The originality of ISTOPOL is twofold. This first aspect is that it introduces a new approach for the investigation of segregation within the apartment blocks of Athens. This investigation has exclusively relied up to now on macroscopic analyses of data originating from censuses and large surveys. In ISTOPOL we enhance existing analyses through qualitative analysis and by focusing on the constitutive logic of particular cases. We expect this input to help us create a typology of social trajectories in respect of forms, micro-positions and locations (neighborhood level) of apartment units. This is something that macroscopic analysis was unable to provide.
The second original aspect of ISTOPOL is related to its contribution to the international literature on urban segregation. Urban Sociology and Urban Social Geography have traditionally given almost exclusive emphasis on neighborhood segregation and understudied or even neglected segregation at the microscale. Members of this team have produced research work during the last 20 years on microsegregation in the apartment blocks of Athens, and this work has inspired other researchers to produce similar work in other cities. The use of new approaches and parameters to investigate this topic will further reinforce the leading role of this team in the effort to investigate urban microsegregation.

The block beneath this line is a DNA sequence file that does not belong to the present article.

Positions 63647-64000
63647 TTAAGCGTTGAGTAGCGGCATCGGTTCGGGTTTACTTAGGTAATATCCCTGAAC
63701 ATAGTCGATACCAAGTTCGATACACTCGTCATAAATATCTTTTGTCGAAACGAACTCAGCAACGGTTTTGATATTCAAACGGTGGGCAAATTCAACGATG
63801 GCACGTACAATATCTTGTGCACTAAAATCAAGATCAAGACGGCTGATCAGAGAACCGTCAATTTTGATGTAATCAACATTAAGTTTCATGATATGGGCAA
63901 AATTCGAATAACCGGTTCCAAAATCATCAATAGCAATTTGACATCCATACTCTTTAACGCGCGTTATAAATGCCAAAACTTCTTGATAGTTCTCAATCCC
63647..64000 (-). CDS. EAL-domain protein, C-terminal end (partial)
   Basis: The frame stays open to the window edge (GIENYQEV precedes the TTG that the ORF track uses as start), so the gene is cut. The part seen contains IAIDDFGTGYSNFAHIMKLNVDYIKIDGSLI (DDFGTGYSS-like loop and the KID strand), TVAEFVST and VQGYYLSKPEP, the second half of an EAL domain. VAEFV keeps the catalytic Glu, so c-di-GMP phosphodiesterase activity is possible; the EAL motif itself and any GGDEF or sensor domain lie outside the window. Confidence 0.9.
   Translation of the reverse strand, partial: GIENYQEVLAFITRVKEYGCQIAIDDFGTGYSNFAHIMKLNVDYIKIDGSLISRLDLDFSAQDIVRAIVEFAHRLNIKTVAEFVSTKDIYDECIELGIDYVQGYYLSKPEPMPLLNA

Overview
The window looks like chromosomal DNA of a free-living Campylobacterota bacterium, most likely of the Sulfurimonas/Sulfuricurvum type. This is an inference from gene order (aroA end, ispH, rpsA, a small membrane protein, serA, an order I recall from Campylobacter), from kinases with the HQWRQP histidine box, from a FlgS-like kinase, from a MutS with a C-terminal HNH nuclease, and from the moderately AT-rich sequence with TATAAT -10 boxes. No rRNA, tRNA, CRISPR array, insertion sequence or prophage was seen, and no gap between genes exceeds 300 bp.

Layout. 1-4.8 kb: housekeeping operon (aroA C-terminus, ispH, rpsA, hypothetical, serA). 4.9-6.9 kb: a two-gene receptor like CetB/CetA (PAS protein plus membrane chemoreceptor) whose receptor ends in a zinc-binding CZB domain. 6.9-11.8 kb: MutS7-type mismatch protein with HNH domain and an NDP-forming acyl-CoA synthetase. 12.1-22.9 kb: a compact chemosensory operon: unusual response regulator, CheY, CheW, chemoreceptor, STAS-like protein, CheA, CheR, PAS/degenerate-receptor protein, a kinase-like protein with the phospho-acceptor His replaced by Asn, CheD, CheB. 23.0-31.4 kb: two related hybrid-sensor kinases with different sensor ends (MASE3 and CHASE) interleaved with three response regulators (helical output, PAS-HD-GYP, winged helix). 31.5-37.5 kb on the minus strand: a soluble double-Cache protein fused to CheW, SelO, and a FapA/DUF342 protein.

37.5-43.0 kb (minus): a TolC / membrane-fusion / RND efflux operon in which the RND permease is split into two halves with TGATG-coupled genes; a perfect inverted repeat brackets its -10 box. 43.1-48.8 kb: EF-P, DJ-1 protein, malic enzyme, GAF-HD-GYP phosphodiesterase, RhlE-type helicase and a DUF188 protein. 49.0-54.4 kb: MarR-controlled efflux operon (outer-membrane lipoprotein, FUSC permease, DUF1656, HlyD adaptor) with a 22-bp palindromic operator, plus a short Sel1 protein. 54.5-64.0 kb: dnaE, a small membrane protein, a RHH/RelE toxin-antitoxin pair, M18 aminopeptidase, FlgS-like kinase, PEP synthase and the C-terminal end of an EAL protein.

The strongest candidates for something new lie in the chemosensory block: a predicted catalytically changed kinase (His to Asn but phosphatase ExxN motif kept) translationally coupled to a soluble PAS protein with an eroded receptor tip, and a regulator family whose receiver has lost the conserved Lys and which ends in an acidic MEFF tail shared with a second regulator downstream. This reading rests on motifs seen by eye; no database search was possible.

The expected outcome of ISTOPOL can be summarized in two parts. The first is about its impact on research in this field. This impact is expected to be important because the project will complement the analysis of microsegregation in a city where social separation in close spatial proximity is particularly extensive. Moreover, this project will encourage several similar research efforts in different urban contexts. A very positive indication in this direction is that there is already an agreement with a publishing house in the UK for a volume edited by two members of this team. The chapters will be dealing with microsegregation processes in 20 European, Latin American, East Asian and Middle Eastern cities. Other members of this team will provide the chapter on Athens, and this chapter will mainly rely on work realized in this project. The second part is related to the social impact and, in particular, to providing insight for policy planning. ISTOPOL will contribute to a better grasp of the ways access to housing has been changing in a large part of the city where the most vulnerable groups are mainly concentrated. At the same time, a special report is a deliverable of this project addressing the analysis of segregation and housing policies and providing suggested directions to confront actual and potential problems in this field.